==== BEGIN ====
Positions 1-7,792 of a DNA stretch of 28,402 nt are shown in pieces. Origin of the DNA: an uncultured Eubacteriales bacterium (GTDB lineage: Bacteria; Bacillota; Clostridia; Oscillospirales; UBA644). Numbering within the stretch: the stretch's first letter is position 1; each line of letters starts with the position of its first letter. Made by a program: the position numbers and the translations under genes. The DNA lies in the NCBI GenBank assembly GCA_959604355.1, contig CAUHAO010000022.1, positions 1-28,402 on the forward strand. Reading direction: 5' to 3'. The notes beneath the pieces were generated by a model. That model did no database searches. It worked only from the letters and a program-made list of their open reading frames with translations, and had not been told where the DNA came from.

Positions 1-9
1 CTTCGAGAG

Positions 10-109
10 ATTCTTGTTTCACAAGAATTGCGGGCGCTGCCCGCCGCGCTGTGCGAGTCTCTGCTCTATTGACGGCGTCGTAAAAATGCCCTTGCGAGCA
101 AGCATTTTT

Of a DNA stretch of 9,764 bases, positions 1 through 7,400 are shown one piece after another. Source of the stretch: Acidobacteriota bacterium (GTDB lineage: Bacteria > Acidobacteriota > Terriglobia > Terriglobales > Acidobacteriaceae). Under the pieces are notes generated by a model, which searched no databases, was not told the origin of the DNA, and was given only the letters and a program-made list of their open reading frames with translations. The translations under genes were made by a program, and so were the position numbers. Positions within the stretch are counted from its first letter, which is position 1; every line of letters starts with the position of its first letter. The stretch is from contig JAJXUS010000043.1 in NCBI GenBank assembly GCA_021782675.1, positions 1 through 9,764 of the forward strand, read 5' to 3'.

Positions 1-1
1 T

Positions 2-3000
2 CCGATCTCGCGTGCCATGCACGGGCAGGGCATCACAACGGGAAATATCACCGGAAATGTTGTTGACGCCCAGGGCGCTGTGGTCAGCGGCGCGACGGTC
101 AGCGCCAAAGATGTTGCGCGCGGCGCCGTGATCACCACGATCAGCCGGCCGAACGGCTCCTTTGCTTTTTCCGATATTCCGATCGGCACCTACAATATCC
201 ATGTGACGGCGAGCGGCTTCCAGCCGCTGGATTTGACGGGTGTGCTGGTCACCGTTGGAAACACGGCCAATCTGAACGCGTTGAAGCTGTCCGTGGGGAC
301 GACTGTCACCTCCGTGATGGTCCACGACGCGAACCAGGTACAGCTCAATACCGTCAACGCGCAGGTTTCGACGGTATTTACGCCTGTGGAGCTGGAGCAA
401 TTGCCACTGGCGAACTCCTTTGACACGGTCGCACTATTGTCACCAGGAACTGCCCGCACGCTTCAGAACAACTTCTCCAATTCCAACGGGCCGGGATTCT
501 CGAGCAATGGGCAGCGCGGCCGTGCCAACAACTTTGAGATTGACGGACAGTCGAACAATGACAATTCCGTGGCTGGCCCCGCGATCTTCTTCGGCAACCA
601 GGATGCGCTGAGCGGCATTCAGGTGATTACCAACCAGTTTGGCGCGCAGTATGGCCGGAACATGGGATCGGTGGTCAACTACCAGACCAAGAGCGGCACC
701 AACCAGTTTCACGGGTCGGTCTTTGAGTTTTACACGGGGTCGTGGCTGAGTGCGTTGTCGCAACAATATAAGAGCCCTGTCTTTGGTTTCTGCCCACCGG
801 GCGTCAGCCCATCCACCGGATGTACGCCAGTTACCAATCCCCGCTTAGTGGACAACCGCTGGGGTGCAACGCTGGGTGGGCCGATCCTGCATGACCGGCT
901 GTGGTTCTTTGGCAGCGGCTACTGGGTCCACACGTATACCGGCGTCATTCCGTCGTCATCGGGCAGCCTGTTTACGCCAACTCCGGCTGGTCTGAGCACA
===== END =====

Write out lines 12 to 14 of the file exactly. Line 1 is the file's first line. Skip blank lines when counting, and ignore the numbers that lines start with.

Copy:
101 AGCGCCAAAGATGTTGCGCGCGGCGCCGTGATCACCACGATCAGCCGGCCGAACGGCTCCTTTGCTTTTTCCGATATTCCGATCGGCACCTACAATATCC
201 ATGTGACGGCGAGCGGCTTCCAGCCGCTGGATTTGACGGGTGTGCTGGTCACCGTTGGAAACACGGCCAATCTGAACGCGTTGAAGCTGTCCGTGGGGAC
301 GACTGTCACCTCCGTGATGGTCCACGACGCGAACCAGGTACAGCTCAATACCGTCAACGCGCAGGTTTCGACGGTATTTACGCCTGTGGAGCTGGAGCAA